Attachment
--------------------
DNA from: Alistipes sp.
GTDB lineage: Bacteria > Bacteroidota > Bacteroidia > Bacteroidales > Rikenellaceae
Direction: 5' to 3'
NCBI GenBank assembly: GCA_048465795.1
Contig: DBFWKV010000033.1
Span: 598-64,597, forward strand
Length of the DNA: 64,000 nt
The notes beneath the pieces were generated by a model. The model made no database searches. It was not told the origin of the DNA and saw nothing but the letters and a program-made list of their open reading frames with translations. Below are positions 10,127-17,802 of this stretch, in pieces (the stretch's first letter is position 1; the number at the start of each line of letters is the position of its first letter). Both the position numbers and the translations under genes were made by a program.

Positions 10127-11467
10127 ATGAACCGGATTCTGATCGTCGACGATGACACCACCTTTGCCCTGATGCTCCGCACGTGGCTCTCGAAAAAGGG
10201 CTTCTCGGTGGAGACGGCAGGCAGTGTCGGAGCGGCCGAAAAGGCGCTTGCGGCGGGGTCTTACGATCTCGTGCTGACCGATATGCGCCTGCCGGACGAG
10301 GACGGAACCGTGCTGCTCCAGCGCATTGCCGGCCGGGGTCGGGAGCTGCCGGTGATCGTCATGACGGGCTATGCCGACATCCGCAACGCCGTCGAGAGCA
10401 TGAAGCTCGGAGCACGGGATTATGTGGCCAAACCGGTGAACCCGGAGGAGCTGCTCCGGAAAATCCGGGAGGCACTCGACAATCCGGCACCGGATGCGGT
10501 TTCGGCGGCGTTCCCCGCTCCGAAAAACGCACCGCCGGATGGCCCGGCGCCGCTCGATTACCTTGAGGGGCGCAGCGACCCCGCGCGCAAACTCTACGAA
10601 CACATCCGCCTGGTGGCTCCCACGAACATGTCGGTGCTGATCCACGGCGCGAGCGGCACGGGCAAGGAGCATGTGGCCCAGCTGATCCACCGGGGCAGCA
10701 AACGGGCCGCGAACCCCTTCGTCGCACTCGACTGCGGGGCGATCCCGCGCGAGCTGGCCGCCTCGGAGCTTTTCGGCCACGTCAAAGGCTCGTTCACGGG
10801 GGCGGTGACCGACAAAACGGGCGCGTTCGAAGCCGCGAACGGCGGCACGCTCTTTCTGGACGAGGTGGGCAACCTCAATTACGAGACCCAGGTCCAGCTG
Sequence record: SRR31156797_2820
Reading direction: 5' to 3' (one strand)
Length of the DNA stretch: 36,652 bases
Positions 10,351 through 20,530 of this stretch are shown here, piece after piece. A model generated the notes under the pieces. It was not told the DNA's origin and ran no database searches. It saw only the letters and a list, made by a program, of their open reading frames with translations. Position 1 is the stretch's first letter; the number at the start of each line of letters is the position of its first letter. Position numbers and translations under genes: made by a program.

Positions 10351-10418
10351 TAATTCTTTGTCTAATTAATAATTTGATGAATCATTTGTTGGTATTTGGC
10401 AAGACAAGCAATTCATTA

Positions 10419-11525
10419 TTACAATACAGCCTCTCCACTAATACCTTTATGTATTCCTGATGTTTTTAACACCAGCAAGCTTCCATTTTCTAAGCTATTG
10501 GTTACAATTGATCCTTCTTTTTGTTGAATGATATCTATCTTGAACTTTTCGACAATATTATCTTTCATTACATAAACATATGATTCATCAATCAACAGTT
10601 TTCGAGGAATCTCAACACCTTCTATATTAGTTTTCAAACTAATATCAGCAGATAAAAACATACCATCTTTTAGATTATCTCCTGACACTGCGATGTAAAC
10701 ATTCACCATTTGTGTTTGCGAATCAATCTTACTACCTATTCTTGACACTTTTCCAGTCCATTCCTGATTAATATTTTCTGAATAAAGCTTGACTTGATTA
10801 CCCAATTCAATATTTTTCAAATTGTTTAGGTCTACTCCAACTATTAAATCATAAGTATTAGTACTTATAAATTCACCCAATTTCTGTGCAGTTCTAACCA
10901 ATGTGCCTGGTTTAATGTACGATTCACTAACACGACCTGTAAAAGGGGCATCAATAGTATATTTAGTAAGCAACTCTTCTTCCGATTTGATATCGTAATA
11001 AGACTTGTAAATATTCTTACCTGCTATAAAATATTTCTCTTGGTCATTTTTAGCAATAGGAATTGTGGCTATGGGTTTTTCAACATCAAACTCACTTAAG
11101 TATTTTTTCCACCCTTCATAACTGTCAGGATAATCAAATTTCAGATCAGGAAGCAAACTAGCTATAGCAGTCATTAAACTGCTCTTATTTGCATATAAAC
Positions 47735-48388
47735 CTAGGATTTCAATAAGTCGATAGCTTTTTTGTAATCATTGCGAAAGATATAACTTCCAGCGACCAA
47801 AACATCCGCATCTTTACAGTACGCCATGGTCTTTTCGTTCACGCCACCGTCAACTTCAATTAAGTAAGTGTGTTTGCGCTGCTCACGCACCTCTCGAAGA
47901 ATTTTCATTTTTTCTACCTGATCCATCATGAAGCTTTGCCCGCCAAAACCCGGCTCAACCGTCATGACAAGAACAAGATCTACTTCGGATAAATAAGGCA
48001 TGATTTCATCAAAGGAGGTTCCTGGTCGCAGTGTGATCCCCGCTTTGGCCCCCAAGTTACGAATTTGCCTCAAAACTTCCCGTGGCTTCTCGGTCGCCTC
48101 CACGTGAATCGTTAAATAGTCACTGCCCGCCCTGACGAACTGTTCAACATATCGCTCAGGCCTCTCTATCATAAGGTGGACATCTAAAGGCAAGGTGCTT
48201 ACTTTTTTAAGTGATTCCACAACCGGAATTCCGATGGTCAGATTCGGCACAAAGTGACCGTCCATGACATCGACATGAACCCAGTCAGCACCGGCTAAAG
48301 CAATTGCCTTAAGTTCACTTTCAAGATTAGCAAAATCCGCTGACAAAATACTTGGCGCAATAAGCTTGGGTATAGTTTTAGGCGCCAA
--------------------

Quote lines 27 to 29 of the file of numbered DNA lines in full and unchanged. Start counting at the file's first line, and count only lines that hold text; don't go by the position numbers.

10501 GTTACAATTGATCCTTCTTTTTGTTGAATGATATCTATCTTGAACTTTTCGACAATATTATCTTTCATTACATAAACATATGATTCATCAATCAACAGTT
10601 TTCGAGGAATCTCAACACCTTCTATATTAGTTTTCAAACTAATATCAGCAGATAAAAACATACCATCTTTTAGATTATCTCCTGACACTGCGATGTAAAC
10701 ATTCACCATTTGTGTTTGCGAATCAATCTTACTACCTATTCTTGACACTTTTCCAGTCCATTCCTGATTAATATTTTCTGAATAAAGCTTGACTTGATTA